Chairing Meetings Like a Productivity Ninja

24/8/2018 |

Depending on your position, you’re potentially spending 35 – 50% of your time in meetings. Without top-notch meeting skills from both the chair and participants, these meetings will be dreaded and feel like a waste of everyone’s time. Our team here at Think Productive North America are big fans of saying ‘No’ to meetings, but at the same time we also appreciate that there are meetings which you will have to attend. Luckily there are effective and easy to implement ways to make your meetings more productive and overall more enjoyable. Here’s a quick guide on where to start…  

 

Team meeting

 

Read this Before Chairing Your Next Meeting!

We’ve all sat in meetings which felt like they’ve lasted for days and yet nothing has been accomplished. Simply attending a meeting can often feel like hard work in itself, but what’s even worse is chairing a meeting and realizing half of the room is on their phone and the other half is constantly looking at the watch.

 

Leaving on Time

 

All of this will be yesterday’s news after you implement these 3 steps to boost your meeting facilitation skills:

1) Tell people when the meeting’s going to start and tell them when it’s going to finish. You’re invited to a meeting and you’re told what time it’s due to start. But how often are you told when it’s due to finish? Not often enough. If you’re setting up the meeting you can do it differently. Do everyone a favor and be clear about your starting and finish times: We’ll start at 10am and finish at 11am. Easy.

2) If you’re chairing it (and you might want to suggest this to the Chair if you’re not), ask the assembled company something like ‘Is there anyone who has to leave before the meeting ends at 12?’ Then you’ll have that person’s attention right through to when they have to take off – they won’t be distracted by wondering how they’re going to try to slip out unnoticed.

3) Part way through the meeting try this: ‘We’re half way through our meeting so we’ve got another hour before we finish’. Then, ‘we’ve got half an hour left’. ‘We’ll be finishing in 10 minutes so shall we check that we know who’s doing what’. You can find your own wording for this, but by keeping a note of the timings, you’ll give people a better sense of structure and will manage to keep them concentrated on the subject, rather than their eyes wandering to the clock every so often.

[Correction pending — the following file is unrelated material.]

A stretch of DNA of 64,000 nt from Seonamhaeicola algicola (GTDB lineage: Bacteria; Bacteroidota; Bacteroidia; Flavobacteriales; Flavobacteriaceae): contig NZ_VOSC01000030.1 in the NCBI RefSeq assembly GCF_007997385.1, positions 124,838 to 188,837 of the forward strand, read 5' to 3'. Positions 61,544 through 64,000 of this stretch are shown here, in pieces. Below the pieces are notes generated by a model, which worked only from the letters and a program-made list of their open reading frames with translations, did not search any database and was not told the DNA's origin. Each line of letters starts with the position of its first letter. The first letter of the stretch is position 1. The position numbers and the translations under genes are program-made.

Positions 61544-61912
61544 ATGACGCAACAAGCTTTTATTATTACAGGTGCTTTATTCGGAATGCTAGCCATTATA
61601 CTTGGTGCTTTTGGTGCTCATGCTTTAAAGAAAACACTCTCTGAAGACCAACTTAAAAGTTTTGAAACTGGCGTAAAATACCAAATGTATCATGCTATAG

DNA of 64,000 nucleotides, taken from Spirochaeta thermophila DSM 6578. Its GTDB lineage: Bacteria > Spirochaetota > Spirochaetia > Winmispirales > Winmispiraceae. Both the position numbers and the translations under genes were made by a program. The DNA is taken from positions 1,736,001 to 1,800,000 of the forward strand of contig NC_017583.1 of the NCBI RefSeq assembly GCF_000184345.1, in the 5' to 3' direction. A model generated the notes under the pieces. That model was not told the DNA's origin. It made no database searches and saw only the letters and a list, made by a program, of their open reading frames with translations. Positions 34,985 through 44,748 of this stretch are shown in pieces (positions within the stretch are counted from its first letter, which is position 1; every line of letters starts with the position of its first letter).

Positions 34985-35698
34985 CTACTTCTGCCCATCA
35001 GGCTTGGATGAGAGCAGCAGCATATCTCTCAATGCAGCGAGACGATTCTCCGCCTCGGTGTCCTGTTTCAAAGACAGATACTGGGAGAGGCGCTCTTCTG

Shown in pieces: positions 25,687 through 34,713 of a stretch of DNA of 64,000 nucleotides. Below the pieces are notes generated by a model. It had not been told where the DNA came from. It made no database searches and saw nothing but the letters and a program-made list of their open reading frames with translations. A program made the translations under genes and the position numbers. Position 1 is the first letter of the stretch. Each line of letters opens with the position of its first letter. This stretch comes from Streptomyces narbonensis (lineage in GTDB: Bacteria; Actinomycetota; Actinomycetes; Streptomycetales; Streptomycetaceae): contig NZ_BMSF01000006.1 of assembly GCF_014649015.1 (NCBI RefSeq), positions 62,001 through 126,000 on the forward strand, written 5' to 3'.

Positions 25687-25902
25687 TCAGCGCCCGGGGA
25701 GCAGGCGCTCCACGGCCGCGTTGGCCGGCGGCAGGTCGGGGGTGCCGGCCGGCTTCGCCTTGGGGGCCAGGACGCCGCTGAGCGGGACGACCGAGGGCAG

Making Meetings Fun Again

 

Define YOUR Agenda

At the heart of every meeting, there is a secret agenda, no matter what the official agenda might be, you need to develop your own potential and find your distinctive contribution. Why are you in this room? What will you get out of this meeting and what are you contributing?

Answering these questions, will not just keep you motivated and concentrated, but if you can’t find answers to them, you might want to decline the meeting invitation.

Start Saying No to Meetings!

Embracing Ninja Ruthlessness and starting to say ‘No’ more often, is probably on of the most challenging tasks. Yet, it is so important for our attention and productivity. To make saying ‘No’ to meetings a bit easier, we’ve put together 4 ways to decline your next meeting invitation, as well as a guide on how to determine whether you can actually turn the invitation down.


 

It All Starts with the Invitation!

Many of us already dread opening our emails to begin with but opening up a gazillion meeting invites doesn’t make anybody’s day brighter. The first step to change this is certainly revisiting your meetings calendar and seeing whether there are any meetings your team could eliminate. Is there anything that could be turned into an email conversation rather than another meeting?

 

Email Alternatives

 

Once you’ve deleted everything you can delete, start revisiting your meeting invitations. Make them as clear and easy to understand as possible. Here are some quick to implement tips for your next invitation – and don’t forget to share this with everyone else sending out invitations, so everyone will be able to benefit from the new technique:

1) Instead of a half hour or hour long block, make your meeting 20 minutes or 45 minutes long.

2) Instead of just providing a general title, provide a one-sentence aim for the meeting that starts with: “By the end of the meeting, participants will…”

3) Outline what participants will need to prepare and bring along and whether any of the sections of the meeting will be chaired by anyone else.

You’ll be amazed at how much more focused people will be just from these three simple changes within your initial invitation.

 

Heading into your next meeting? Keep the above tips in mind and be amazed at how much more productive your meetings will start to be!

By Hannah Urbanek
Hannah is Think Productive UK’s Head of Marketing and the voice behind much of our global social media and editorial content. You can email Think Productive North America directly here or connect with our President, Barbara Green, on LinkedIn

 

Before You Go...

Our team is on a mission to change the way the world thinks about meetings. Moving away from your calendar being booked back to back with meetings and having to sit through boring and unproductive meetings. Sounds good, doesn’t it?

Find out more about our 3-hour Effective Meetings Training in Canada and the USA and chat to us to find out how this Workshop could make your whole team happier and save you a bit of money too.

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